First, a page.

Best Formula 1 drivers ever
Formula 1 drivers are extremely hard to rank. The difference in machinery, era competitiveness and time context makes direct comparison impossible. But it's okay to split a selection of the best, each one working hard at different times in different ways to demonstrate the depth and variety of talent that past and present F1 drivers have embodied. From the dominance of Michael Schumacher to the sheer determination of Niki Lauda to succeed, these are the best drivers to have graced F1 in its history.
Best Formula 1 drivers
He often polarizes sentiment, and there is no doubt that he has more often than not overstepped the mark. Speaking softly. Yet Michael Schumacher stays an all-time great, not only because he won seven world championships, 91 races and crushed every record to be crushed in there. Or that he maintained the Senna-like ability to drive his car right at the max, but still be physically fit and wise enough to keep a decent chunk of his mental firepower in reserve to handle tricky pit-wall calls.
He was also a character which was interesting and complex, more complicated than you would expect. And also, more human. "A champion's makeup is one of such inner self-belief that sometimes it turns out to be flaws," Martin Brundle told Top Gear recently. "Most of the sporting greats I've met drive forward themselves because they're always dissatisfied. But look at what Michael accomplished, how fast he accomplished it and what he accomplished in two different teams. Getting to F1 is so hard, staying in it, scoring podiums and winning races. And that guy earned 91 of them, some in one class.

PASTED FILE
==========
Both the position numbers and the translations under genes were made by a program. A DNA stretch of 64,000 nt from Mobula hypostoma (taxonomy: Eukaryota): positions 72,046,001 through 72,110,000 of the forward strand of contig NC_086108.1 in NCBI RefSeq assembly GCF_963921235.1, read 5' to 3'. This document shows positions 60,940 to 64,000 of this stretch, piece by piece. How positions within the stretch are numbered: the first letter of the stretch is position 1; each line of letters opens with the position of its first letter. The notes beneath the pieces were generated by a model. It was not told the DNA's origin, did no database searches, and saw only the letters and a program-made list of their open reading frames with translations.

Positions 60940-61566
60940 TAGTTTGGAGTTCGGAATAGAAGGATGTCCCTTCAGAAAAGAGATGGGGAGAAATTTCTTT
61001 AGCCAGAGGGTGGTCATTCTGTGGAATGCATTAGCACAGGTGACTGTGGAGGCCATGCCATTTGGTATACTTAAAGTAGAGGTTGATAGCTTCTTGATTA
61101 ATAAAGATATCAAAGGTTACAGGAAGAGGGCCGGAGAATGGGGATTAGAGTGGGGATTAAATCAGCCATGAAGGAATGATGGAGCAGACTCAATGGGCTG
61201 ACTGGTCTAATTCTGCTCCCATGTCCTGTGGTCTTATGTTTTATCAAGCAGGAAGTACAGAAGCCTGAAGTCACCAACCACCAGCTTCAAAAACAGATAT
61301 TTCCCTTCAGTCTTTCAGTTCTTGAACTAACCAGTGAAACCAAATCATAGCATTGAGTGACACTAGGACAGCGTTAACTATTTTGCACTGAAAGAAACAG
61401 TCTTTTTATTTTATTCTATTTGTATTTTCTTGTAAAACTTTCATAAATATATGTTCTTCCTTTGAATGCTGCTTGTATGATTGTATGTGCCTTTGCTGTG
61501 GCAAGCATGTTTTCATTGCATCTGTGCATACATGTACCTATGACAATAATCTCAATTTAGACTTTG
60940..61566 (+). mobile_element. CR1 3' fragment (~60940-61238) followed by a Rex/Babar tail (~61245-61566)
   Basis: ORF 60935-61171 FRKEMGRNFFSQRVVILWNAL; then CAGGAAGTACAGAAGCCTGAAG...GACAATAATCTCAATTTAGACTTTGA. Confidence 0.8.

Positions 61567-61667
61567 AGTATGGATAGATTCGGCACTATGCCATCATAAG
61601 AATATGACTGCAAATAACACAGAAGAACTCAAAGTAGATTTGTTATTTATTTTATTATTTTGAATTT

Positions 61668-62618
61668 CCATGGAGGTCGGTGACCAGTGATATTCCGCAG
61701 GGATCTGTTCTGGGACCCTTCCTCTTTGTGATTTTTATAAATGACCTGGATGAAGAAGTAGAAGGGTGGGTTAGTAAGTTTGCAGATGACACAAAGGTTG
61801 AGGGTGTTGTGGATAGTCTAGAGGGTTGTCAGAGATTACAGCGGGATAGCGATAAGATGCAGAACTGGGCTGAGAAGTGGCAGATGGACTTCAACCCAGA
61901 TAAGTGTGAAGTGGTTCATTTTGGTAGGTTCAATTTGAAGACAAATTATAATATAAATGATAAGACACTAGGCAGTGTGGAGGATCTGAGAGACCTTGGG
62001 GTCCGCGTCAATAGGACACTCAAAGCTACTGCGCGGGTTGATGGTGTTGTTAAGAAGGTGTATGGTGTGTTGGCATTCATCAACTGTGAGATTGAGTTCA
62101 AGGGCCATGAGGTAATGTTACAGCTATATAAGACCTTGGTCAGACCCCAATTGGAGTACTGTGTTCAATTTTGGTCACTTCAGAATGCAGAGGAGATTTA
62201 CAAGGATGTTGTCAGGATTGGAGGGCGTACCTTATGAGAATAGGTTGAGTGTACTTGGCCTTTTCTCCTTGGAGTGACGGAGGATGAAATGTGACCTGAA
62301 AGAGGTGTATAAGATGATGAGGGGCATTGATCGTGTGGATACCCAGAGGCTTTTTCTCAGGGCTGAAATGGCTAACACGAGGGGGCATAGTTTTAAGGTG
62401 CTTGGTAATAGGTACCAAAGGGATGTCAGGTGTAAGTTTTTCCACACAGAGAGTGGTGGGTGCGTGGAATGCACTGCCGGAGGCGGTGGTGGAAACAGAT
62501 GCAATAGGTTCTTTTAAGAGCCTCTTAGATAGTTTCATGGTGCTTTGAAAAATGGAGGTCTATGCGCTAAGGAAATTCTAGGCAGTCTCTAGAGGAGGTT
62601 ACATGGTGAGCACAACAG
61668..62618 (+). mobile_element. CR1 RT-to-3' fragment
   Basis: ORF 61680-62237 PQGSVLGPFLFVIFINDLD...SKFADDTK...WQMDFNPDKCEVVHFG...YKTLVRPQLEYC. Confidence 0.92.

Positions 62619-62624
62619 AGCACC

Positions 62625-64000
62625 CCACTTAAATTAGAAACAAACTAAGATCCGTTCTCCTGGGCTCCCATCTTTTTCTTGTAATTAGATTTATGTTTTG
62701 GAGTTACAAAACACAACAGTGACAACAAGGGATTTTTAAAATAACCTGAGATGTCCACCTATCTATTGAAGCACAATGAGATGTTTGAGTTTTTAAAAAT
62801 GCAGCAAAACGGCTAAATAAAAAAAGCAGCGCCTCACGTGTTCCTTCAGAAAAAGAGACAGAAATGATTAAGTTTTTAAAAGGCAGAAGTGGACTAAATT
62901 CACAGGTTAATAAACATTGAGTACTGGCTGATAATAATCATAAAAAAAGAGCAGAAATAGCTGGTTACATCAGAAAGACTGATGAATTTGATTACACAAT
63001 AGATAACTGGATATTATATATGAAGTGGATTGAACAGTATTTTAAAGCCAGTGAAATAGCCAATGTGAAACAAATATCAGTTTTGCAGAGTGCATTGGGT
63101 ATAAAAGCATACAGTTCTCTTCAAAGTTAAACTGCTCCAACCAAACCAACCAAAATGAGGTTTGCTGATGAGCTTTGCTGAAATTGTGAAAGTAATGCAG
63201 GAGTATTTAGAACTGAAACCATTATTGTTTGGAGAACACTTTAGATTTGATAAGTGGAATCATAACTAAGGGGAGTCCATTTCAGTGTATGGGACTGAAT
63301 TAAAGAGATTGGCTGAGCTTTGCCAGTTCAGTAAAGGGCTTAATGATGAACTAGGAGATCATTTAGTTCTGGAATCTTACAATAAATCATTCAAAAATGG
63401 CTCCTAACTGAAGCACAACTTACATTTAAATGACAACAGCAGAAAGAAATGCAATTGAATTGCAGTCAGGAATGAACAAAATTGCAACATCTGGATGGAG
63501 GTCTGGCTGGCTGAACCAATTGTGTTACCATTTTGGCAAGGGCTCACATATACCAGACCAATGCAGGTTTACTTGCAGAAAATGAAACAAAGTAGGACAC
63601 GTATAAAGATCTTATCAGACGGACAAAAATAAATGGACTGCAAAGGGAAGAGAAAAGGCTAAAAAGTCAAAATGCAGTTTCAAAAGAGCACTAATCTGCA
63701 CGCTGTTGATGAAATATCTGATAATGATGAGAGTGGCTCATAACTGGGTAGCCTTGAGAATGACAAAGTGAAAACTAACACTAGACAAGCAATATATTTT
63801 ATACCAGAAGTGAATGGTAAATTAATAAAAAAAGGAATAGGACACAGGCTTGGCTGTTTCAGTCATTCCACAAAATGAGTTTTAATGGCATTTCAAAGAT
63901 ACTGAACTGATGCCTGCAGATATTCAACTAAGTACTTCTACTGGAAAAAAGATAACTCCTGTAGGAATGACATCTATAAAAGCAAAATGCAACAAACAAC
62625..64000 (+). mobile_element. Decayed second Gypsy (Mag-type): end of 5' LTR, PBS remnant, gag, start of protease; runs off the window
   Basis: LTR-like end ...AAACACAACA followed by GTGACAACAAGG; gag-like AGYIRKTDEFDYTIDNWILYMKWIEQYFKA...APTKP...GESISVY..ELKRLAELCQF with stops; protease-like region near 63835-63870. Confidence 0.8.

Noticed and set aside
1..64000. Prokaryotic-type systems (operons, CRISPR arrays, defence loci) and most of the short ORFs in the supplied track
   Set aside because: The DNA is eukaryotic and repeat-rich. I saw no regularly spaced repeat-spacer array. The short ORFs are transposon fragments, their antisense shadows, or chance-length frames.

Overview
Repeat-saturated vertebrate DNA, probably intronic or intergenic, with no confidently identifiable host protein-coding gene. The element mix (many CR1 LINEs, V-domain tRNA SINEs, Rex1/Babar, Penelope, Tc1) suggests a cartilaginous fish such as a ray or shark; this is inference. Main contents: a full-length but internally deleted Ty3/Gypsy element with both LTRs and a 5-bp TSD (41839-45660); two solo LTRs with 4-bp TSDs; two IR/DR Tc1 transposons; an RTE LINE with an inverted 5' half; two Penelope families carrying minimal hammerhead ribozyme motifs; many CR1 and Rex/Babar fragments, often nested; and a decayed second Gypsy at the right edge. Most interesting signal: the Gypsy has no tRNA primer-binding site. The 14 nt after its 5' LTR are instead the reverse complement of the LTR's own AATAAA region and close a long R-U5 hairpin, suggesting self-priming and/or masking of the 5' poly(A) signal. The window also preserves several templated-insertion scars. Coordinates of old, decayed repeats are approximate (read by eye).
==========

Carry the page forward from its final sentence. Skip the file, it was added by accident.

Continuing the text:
Sir Jackie Stewart
All big sports accomplishments can be condensed into simple numbers, and no different from Jackie Stewart's. He won the drivers' championship three times in Formula One, and was a runner-up twice. But what's more impressive is his hit rate: he won 27 of the 99 grands prizes he contested. It would cement his place in this list in itself, but Stewart is another champion who used his popularity for so much more as a launch-pad. In his case, in challenging the woeful safety standards of motor racing, which at the time did not endear him to many fans and even fellow drivers. But then you talk to him about what he saw and what he lived through, as a number of times I was privileged to do.
A former world champion and 32-GP winner, who might have won, say, maybe five times, if only the dice had dropped more favorably – and Alonso had opted on whom he raced and when a little more astute. He was probably only the third driver – after Niki Lauda and Michael Schumacher – to wield ample personality control over Scuderia Ferrari to convincingly construct the team around him when he joined them in 2010. "I respect him even more than Schumacher in that sense," Lauda once told me himself. "He's very smart. Ferrari wants a driver that they can look up to, someone who they admire.
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